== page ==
Repeated Antigen-Based Rapid Diagnostic Testing for Estimating the Coronavirus Disease 2019 Prevalence from the Perspective of the Workers' Vulnerability before and during the Lockdown.

Affiliation

Kotsiou OS(1)(2), Pantazopoulos I(2), Papagiannis D(3), Fradelos EC(1)(3), Kanellopoulos N(2), Siachpazidou D(2), Kirgou P(2), Mouliou DS(2), Kyritsis A(2), Kalantzis G(4), Saharidis GKD(4), Tzounis E(5), Gourgoulianis KI(2).
Author information:
(1)Department of Nursing, School of Health Sciences, University of Thessaly, GAIOPOLIS, 41110 Larissa, Greece.
(2)Department of Respiratory Medicine, Faculty of Medicine, University of Thessaly, BIOPOLIS, 41110 Larissa, Greece.
(3)Public Health & Vaccines Lab, Department of Nursing, School of Health Sciences, University of Thessaly, GAIOPOLIS, 41110 Larissa, Greece.
(4)Department of Mechanical Engineering, University of Thessaly, Leoforos Athinon, 8 Pedion Areos, 38334 Volos, Greece.
(5)Volos Health Center, Thrakon 20, 38333 Volos, Greece.

Abstract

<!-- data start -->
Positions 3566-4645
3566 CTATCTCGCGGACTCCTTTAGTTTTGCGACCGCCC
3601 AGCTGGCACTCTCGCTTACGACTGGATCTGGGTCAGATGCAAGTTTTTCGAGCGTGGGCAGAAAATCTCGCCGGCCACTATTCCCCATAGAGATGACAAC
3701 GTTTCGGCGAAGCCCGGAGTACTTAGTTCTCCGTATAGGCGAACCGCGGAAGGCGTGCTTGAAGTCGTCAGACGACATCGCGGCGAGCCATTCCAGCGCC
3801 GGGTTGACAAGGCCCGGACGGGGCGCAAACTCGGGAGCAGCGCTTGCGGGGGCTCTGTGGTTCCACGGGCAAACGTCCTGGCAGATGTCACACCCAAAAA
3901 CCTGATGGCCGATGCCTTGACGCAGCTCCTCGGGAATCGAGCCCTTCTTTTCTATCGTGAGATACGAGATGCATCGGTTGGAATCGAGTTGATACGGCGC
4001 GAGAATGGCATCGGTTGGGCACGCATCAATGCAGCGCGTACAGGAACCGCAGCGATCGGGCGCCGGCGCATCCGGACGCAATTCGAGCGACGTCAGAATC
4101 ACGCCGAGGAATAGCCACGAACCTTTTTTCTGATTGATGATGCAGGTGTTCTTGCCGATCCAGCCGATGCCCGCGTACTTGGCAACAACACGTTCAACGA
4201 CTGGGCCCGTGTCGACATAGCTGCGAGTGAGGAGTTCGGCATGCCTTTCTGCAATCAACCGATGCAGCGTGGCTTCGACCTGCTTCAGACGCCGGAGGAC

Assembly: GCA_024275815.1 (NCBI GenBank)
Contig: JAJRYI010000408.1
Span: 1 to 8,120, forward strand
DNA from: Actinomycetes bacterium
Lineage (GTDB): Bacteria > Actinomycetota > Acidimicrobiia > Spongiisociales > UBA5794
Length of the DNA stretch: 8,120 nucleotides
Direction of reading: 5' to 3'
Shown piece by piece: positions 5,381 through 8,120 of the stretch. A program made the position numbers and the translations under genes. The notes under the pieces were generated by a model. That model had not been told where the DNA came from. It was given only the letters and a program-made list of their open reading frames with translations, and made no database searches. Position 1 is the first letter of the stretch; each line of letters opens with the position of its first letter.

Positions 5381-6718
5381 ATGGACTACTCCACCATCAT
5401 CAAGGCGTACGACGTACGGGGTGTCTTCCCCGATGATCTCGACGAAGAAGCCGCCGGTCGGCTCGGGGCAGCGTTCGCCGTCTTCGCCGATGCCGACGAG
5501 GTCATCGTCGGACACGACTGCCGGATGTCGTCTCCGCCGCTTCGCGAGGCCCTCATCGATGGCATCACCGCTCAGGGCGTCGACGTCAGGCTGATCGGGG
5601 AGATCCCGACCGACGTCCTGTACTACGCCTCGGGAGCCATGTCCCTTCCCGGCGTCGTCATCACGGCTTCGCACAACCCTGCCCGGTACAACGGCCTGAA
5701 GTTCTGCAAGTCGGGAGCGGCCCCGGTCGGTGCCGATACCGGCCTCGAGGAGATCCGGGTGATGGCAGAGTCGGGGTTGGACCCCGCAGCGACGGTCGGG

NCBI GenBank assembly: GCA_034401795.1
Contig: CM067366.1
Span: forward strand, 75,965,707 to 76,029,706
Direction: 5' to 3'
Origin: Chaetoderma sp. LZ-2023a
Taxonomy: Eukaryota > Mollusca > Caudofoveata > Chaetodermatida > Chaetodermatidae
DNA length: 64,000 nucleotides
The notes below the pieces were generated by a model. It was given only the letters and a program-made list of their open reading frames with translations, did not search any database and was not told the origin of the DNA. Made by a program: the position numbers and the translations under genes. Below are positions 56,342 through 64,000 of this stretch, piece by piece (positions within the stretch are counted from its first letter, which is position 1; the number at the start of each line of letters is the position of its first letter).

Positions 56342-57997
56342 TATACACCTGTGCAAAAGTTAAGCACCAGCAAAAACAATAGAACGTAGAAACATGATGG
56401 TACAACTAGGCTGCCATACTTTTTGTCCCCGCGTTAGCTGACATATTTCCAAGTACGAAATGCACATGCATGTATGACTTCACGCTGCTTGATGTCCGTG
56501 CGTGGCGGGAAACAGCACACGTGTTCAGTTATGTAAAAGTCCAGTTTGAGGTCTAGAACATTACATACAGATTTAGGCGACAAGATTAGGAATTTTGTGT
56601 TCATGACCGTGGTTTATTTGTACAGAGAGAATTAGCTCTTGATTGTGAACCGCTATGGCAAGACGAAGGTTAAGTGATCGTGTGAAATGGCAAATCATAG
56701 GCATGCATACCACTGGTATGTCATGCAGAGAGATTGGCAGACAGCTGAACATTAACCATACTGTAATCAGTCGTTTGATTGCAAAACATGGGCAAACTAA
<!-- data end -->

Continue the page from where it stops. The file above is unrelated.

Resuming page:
BACKGROUND: No previous study has investigated the SARS-CoV-2 prevalence and the changes in the proportion of positive results due to lockdown measures from the angle of workers' vulnerability to coronavirus in Greece. Two community-based programs were implemented to evaluate the SARS-CoV-2 prevalence and investigate if the prevalence changes were significant across various occupations before and one month after lockdown. METHODS: Following consent, sociodemographic, clinical, and job-related information were recorded. The VivaDiag™ SARS-CoV-2 Antigen Rapid Test was used. Positive results confirmed by a real-time Reverse Transcriptase Polymerase Chain Reaction for SARS-COV-2. RESULTS: Positive participants were more likely to work in the catering/food sector than negative participants before the lockdown. Lockdown restrictions halved the new cases. No significant differences in the likelihood of being SARS-CoV-2 positive for different job categories were detected during lockdown. The presence of respiratory symptoms was an independent predictor for rapid antigen test positivity; however, one-third of newly diagnosed patients were asymptomatic at both time points. CONCLUSIONS: The catering/food sector was the most vulnerable to COVID-19 at the pre-lockdown evaluation. We highlight the crucial role of community-based screening with rapid antigen testing to evaluate the potential modes of community transmission and the impact of infection control strategies.